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Tube and SS amps. - Page 3

post #31 of 47
hmmm never even heard those phones...got a bit carried away with hijacking the thread.

There ya have it sir - Solid state it is for you then. They're very good - transparent and speedy too - rock on!

Agreed - always felt amps should high light a phones strength and not try to compensate for weaknesses - you're only highlighting the bad which is not good.
post #32 of 47
There are differences between tubes and SS devices in terms of their use as amplifiers. They require different circuits, and parts. This means they WILL sound different.

As for better, or worse - that depends on the circuit or amp design. It's not a question of whether tubes or SS are better. It's about what AMP is better, and moreover, what amp is better for a given pair of headphones.
post #33 of 47
Quote:
Originally Posted by Skylab View Post
There are differences between tubes and SS devices in terms of their use as amplifiers. They require different circuits, and parts.
Not really.

An N type solid state transistor is not fundamentally any different than a vacuum tube triode and can be used in most all of the same same circuit topologies.

What sets them apart more than anything is that whereas tubes are stuck using electrons for conduction, transistors can use either electrons or holes, allowing transistors to have compliments of opposite polarity, i.e. NPN/PNP or N-channel/P-channel for field effect devices.

So while transistors can be used in most all tube topologies, tubes can't be used in most all transistor topologies.

se
post #34 of 47
Are you suggesting that the same type of power supply needed for a tube amp is needed, or even advisable, for a transistor amp? And what is the transistor equivalent of a cathode-follower circuit? I am asking genuinely here - I know more about tube circuits (just from having read up on it from interest) than SS circuits.
post #35 of 47
Quote:
Originally Posted by Skylab View Post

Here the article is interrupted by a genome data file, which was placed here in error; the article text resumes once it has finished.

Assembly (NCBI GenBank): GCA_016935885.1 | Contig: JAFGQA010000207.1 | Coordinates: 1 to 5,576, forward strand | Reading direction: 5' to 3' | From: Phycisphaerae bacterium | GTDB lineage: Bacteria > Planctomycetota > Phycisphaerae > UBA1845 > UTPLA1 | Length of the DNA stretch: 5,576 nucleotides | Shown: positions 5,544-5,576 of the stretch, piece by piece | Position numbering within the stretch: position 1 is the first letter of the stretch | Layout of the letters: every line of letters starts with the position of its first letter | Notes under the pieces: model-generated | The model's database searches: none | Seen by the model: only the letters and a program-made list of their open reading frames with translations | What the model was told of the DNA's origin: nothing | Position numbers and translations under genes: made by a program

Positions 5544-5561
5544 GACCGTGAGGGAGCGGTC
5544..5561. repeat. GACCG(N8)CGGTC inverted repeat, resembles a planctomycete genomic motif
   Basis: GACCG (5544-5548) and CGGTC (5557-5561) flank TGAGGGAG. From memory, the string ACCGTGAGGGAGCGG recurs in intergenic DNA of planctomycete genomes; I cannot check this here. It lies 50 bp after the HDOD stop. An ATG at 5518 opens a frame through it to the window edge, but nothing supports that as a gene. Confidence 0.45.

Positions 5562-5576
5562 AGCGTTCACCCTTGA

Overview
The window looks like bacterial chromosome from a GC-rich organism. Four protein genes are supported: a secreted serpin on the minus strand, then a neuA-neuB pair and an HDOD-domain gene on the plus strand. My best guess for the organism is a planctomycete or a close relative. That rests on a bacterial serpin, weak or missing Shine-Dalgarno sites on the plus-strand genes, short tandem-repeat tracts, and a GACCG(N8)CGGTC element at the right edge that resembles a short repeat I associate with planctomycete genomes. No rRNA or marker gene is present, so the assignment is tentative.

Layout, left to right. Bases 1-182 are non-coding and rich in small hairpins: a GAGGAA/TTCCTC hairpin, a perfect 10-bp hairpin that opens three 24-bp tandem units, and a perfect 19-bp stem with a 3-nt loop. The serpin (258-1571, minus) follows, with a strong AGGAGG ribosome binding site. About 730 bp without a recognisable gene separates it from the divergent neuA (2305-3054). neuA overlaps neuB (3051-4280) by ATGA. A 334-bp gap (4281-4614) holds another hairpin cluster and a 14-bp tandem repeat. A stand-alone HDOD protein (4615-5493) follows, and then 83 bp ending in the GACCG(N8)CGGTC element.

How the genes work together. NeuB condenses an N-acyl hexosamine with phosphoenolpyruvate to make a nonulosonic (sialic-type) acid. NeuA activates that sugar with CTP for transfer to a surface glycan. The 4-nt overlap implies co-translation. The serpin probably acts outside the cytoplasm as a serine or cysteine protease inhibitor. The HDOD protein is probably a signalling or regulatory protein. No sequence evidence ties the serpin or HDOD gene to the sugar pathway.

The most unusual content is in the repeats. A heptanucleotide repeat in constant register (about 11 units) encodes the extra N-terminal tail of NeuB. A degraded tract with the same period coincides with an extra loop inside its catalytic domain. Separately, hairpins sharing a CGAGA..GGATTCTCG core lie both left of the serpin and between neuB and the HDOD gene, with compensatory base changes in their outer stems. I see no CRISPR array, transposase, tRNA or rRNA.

Are you suggesting that the same type of power supply needed for a tube amp is needed, or even advisable, for a transistor amp?
Not sure what you mean by "type" of power supply.

Quote:
And what is the transistor equivalent of a cathode-follower circuit?
That would be either an emitter follower (for bipolar junction transistors) or a source follower (for field effect devices).

Both transistors and triodes are three terminal devices and each terminal serves the same basic function.

A change in voltage on a tube's grid causes a change in current flowing from the tube's cathode to its plate.

The same occurs in transistors, except instead of calling it a grid, it's called a base in a bipolar junction transistor and a gate in a field effect transistor. The cathode is the emitter or source and the plate is the collector or drain.



And tubes and transistors share the same fundamental amplifying configurations: Common cathode/emitter/source, common grid/base/gate, and common plate/collector/drain (also known as a cathode/emitter/source follower).

se
post #36 of 47
OK thanks - I learned something useful today
post #37 of 47
Quote:
Originally Posted by Skylab View Post
OK thanks - I learned something useful today
You're welcome!

And to try and answer your power supply question, both tubes and transistors require a DC power supply. It doesn't matter how you get there, as long as it provides the proper voltage and current for the given circuit. Both tube and transistor amps typically use the same type of supply, which is your basic capacitor input supply (i.e. power transformer -> rectifier -> reservoir -> capacitors). Of course tubes also require a filament supply, but there isn't any type of power supply that's just for tubes or for transistors.

se
post #38 of 47
Quote: